By Jared Dunham
The Iceman Cometh is a hallmark of Michigan mountain bike and bike racing. In 2021 I didn’t compete; however, I was fortunate enough to be a part of this year’s event. By the numbers, this course was 29 miles in length with 1,453 ft of elevation. The race begins at the Kalkaska Airport and ends at the Timber Ridge campground in Traverse City. This route uses mostly forest roads and the official VASA trails with portions of singlet rack added intermittently. It’s known for the final 3k of the course being setup like a cyclocross event. In terms of weather, leading up to Saturday, it was looking like we were going to get another “mud man”. This was reinforced by the fact that it had downpoured most of the previous night. However, lining up in the Pro/Cat 1 wave, the temperatures were in the low 60’s and while it was overcast, there was no rain for the time being.
We started the race like a “bat out of hell”. Riders were jostling for positions as we made our way out of the Airport and into the first two-track of the course. Nearing this initial two-track, racers ahead of me slowed to get around a giant mud puddle in the middle of the road. I was in the wrong spot of the group and lost several positions due to this, then had to regain my momentum. Generally, there is a good portion of sandy two-track in this event, however between the rain and the 3,400 sum-odd riders that came before us, almost all loose sections were packed down. Entering the first single track at 2 miles, my turns were smooth, and I was able to hang with a group relatively easily. Post-single track was when things split up drastically. People were able to put the power down on the sections of well-ridden forest road and the race officially began.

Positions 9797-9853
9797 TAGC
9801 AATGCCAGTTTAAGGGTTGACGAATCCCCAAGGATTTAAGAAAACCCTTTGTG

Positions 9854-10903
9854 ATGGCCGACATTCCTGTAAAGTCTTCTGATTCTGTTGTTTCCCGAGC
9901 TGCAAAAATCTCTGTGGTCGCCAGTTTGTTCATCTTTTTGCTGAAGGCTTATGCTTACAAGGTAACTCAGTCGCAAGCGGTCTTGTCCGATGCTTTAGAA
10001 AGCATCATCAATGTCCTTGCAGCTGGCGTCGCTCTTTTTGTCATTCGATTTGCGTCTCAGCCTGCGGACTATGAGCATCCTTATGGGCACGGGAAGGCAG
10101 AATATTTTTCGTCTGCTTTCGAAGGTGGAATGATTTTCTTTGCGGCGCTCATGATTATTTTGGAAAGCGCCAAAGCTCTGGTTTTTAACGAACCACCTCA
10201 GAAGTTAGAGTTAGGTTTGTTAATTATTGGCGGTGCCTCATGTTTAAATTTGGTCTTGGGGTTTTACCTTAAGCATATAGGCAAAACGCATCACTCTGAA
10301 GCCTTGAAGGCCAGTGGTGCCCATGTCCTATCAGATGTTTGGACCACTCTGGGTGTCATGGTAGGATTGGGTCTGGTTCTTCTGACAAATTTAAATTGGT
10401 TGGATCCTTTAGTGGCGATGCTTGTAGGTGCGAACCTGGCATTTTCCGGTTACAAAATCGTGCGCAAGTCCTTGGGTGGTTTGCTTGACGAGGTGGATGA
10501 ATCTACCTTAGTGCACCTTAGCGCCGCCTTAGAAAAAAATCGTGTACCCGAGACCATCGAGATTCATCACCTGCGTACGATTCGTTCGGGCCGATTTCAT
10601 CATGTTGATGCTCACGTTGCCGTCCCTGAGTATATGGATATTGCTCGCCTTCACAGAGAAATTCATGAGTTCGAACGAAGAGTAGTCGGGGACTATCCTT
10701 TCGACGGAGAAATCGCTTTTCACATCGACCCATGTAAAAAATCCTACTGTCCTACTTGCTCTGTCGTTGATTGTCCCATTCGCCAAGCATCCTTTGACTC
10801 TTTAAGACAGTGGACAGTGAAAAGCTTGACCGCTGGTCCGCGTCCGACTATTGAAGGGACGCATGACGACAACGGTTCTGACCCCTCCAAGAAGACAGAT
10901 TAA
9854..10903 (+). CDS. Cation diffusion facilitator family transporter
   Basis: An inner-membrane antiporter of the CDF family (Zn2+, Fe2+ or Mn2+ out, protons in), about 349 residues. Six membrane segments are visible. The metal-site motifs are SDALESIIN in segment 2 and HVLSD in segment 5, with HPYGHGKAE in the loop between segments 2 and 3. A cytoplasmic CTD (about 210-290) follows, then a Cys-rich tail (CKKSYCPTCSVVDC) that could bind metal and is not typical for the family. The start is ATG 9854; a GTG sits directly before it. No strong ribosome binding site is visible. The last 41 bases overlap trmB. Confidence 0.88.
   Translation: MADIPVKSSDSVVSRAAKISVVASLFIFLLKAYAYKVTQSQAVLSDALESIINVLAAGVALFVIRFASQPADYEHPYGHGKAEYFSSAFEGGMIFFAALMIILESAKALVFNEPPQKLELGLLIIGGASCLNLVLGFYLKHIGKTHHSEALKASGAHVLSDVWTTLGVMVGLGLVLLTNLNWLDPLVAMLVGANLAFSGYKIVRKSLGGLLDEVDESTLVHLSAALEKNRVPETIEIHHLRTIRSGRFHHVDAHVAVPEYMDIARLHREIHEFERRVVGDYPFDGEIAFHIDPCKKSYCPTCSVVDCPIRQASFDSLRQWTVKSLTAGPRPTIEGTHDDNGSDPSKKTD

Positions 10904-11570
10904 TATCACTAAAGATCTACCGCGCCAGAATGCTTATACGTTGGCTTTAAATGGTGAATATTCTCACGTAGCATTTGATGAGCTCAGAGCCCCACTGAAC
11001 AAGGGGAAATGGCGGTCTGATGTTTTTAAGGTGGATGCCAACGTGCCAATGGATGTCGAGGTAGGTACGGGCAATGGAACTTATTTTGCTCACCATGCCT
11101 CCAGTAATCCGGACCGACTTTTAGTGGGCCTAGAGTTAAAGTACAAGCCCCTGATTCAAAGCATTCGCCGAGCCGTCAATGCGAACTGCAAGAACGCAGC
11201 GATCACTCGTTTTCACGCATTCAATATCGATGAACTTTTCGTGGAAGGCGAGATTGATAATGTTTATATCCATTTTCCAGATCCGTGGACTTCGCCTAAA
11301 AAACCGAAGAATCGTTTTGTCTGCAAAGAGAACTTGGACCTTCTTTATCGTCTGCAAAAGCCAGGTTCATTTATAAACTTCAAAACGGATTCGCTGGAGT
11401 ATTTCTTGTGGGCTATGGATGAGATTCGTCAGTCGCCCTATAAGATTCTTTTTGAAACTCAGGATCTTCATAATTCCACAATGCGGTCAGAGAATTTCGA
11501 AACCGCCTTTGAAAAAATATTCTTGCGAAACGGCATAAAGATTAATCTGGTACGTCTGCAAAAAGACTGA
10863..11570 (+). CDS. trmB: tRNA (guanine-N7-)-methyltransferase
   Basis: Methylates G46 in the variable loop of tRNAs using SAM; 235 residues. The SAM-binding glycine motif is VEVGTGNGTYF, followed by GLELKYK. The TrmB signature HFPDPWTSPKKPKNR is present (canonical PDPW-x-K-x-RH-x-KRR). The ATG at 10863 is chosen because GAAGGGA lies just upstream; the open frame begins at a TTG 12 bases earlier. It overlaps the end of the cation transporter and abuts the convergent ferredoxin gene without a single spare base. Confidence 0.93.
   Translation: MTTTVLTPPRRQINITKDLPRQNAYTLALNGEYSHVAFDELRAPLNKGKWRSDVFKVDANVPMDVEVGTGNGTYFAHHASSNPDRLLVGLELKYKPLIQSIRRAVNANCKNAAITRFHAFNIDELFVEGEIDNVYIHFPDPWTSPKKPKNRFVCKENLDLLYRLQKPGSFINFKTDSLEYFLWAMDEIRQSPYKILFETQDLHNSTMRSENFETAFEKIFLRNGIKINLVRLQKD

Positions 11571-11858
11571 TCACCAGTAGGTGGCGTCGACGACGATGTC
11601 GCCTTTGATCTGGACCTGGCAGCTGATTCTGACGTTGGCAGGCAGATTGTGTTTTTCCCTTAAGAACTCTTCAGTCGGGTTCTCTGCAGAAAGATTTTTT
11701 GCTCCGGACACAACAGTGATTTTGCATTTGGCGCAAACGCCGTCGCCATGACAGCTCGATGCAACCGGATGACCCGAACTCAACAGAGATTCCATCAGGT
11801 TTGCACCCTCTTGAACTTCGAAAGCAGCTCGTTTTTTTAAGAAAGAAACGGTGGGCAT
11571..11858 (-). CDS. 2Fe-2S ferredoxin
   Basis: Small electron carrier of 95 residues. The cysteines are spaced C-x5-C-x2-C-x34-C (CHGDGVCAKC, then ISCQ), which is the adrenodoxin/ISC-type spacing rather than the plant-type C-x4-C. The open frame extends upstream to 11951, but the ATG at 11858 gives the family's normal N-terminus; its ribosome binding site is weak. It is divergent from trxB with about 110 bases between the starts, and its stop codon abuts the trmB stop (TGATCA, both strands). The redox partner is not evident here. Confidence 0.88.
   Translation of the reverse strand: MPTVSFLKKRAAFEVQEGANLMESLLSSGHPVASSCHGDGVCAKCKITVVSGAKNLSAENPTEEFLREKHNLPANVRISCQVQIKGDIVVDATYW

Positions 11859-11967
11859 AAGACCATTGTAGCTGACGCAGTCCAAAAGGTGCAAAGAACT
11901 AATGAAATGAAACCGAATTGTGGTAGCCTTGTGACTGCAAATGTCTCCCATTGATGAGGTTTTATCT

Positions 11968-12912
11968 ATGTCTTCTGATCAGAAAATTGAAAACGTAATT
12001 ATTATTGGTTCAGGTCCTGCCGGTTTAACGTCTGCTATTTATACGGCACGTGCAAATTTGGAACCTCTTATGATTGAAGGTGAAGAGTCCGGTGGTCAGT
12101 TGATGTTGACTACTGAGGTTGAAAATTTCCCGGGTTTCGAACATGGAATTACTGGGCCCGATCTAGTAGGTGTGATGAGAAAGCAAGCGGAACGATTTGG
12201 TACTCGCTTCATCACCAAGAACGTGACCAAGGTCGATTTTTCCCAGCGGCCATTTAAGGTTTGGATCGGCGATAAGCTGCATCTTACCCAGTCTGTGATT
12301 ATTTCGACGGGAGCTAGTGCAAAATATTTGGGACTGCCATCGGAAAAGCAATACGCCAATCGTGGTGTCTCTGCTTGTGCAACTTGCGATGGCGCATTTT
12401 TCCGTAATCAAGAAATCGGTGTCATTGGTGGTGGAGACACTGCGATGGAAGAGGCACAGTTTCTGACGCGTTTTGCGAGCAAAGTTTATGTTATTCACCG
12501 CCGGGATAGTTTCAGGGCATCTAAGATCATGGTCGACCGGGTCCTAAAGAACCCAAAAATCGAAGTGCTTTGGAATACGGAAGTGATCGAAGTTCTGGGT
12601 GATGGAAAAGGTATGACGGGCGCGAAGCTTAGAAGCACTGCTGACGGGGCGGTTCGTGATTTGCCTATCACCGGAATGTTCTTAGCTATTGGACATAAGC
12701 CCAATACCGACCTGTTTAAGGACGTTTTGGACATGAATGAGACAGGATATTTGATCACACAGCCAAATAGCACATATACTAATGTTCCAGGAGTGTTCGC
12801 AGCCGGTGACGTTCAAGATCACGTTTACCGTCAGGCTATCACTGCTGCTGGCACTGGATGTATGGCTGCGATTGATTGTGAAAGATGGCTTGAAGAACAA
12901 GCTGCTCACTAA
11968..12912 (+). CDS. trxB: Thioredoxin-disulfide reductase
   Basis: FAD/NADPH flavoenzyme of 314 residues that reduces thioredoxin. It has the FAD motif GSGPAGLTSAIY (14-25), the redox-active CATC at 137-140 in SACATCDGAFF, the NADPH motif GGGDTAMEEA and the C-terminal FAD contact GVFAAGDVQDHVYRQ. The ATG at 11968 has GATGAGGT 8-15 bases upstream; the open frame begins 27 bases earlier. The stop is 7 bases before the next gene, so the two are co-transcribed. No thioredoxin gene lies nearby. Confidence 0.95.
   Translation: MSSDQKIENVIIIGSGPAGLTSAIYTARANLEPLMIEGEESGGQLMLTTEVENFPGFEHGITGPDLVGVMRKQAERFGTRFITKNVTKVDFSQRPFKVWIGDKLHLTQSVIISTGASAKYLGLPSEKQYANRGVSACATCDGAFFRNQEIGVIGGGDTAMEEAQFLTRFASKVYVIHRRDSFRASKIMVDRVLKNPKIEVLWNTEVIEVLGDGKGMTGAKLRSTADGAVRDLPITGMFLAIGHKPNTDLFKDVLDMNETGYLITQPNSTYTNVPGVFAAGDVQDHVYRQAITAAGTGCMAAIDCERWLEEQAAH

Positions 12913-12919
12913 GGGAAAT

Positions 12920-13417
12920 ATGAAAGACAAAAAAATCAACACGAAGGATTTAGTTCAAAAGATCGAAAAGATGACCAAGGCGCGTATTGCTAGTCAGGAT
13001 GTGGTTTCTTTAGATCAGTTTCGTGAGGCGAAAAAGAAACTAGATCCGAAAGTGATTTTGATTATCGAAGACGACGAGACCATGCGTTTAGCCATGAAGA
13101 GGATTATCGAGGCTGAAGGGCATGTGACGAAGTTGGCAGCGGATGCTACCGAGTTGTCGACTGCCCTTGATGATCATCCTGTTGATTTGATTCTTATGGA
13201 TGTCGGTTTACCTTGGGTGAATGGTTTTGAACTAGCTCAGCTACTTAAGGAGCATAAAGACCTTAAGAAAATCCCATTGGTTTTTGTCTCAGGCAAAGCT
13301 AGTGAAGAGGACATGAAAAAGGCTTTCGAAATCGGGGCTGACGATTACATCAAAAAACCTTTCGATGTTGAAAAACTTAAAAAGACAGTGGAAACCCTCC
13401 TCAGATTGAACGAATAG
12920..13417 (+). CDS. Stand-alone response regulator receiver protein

For a good portion of this race, I was chasing solo riders or small groups of racers that had fallen off the main pack. I’d catch up to a racer/group, find our paces didn’t match, then rinse and repeat. At 5 miles we were on the Brown Fire Lane straightaway, looking back there was a group of riders who were set to eliminate the gap I had. Ahead of me, there was a larger group of cyclists. I put in another dig and managed to hook onto the group ahead of me as we neared the next portion of single track. However, not long after, the group split apart, and I was in the caboose at the time. Re-entering gravel roads at what I believe was mile 11, I was yet again being chased by a group in the distance behind me. However, three riders were forming a peloton ahead of me.
Making a right onto Broomhead Rd, I tucked into an aero position, grabbed the center of the bars, and burned some more diesel fuel trying to catch the riders ahead of me. Avg speed was 21.3 mph through this section. Making a left back onto some forest road, I was only a few bike lengths away from a group of three. Finally at 15 miles, I slipped into one of the rider’s drafts and began to get some recovery in. Our peloton was made up of; Justin Morris, Ben Kailis, Barry Dykstra, and Myself (sorry if I got someone’s name wrong). At 15.7 miles, there was a portion of winding single track, I was still in 4th position, getting some recovery where I could. On one of the sweeping left turns, a small log was positioned at the outer edge of the trail. Noticing it too late, Ben and Barry rode over the log, but were able to clear it again to get back onto the trail. I wasn’t as lucky. My rear tire slipped on the wet log, and I was down on the ground.